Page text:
OIG Finds That the Ward Superintendent Role Does Not Meet Shakman Exempt Requirements

The Compliance section of the Office of Inspector General (OIG) has concluded that the ward superintendent position within the Department of Streets and Sanitation (DSS) does not meet the legal requirements for a Shakman Exempt designation and therefore should be subject to the standards and procedures, as well as political factor prohibitions, generally applicable under the City’s Hiring Plan. The City of Chicago is legally bound to comply with court-ordered Hiring Plans when undertaking employment actions; Chapter VIII of the General Hiring Plan excludes so-called “Shakman Exempt” positions from certain aspects of the otherwise applicable and legally mandated selection processes and standards; most notably, in their allowance for consideration of political reasons or factors when making hiring or termination decisions.

DSS employs 50 ward superintendents who perform duties including monitoring refuse collection, street cleaning, and snow removal, among others. Ward superintendents also work closely with the elected alderman of their assigned ward, helping to ensure constituent services for which DSS is responsible are being properly delivered. However, superintendents are not employees of aldermen or the City Council, but rather, they report to DSS management’s chain of command. Nevertheless, aldermen traditionally have been afforded significant, and in some instances, determinative, influence on the selection and employment of their ward superintendents, as DSS generally defers to the alderman’s preference or choice on this hiring decision.

OIG specifically found that the DSS ward superintendent position does not include assigned or inherent powers that support a determination that it qualifies as Shakman Exempt. The organizational positioning of DSS ward superintendent, in addition to the actual day-to-day functions and responsibilities of the position (as described by a cross-section of ward superintendents assigned across the City), confirm that the role does policymaking or discretion for politically sensitive matters.

OIG recommended that the Department of Human Resources (DHR) revoke the Shakman Exempt designation for the ward superintendent title, as well as:

  • immediately remove all such positions from the Exempt Titles List and conduct all future hires into the title in accordance with the process and procedures under the City’s Hiring Plan;
  • have recruiters identify positions that meet minimum qualifications as listed in the job description;
  • forward information to DSS for a competitive interview process to identify the best qualified candidates; and
  • prohibit political factors and considerations from the selection process.  

In response, DHR stated that it agrees with the recommendation that the Shakman Exempt designation be revoked and that future hires shall be conducted in accordance with processes and procedures specified for Shakman covered positions under the City’s Hiring Plan. Additionally, DHR, in consultation with DSS, proposed that the process for filling the position become its own Chapter of the Hire Plan because discretion is warranted for filling these positions, including allowing the alderperson to recommend, in writing, candidates for consideration.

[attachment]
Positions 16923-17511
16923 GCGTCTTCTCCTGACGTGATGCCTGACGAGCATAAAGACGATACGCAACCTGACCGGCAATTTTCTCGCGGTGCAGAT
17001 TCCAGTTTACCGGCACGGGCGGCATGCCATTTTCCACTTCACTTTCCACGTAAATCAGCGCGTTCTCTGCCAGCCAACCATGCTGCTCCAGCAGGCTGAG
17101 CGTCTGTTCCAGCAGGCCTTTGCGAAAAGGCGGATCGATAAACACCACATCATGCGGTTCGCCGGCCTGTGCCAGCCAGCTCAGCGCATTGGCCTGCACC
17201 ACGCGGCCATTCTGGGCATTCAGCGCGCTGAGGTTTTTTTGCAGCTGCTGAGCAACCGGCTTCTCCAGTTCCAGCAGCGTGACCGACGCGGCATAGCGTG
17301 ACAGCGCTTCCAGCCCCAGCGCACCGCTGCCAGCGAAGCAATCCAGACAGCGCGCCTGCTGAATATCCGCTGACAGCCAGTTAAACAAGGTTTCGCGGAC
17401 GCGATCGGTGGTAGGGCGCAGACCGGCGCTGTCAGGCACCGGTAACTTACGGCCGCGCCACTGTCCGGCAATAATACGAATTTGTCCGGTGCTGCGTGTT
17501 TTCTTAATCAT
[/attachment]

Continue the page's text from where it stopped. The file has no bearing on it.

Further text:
“An improperly classified position can negatively affect training, productivity, and development not only within the role itself, but in public perception of political influence and bias,” said Inspector General Joe Ferguson. “Shakman Exemption applies only to titles with the authority to make policies or involve duties with a certain threshold of political sensitivity. The ward superintendent title has neither. The Administration recognizes this and has devised a corrective process that brings Shakman-compliant processes and standards to the assessment of a candidate’s qualifications to hold the position, while permitting non-determinative input from alderpersons who must routinely work in close coordination with their assigned ward superintendents. The resulting process is a good example of the flexibility that exists under the City’s Hiring Plan to fashion processes that simultaneously align legal requirements with both operational imperatives and unique institutional dynamics in effectuating delivery of services to the public.”

The full report can be found online at OIG’s website: bit.ly/DSSWardSupt.

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The mission of the independent and non-partisan City of Chicago Office of Inspector General (OIG) is to promote economy, effectiveness, efficiency, and integrity by identifying corruption, waste, and mismanagement in City government. OIG is a watchdog for the taxpayers of the City and has jurisdiction to conduct investigations and audits into most aspects of City government. If you see corruption, fraud, or waste of any kind, we need to hear from you. For more information, visit our website at: www.igchicago.org.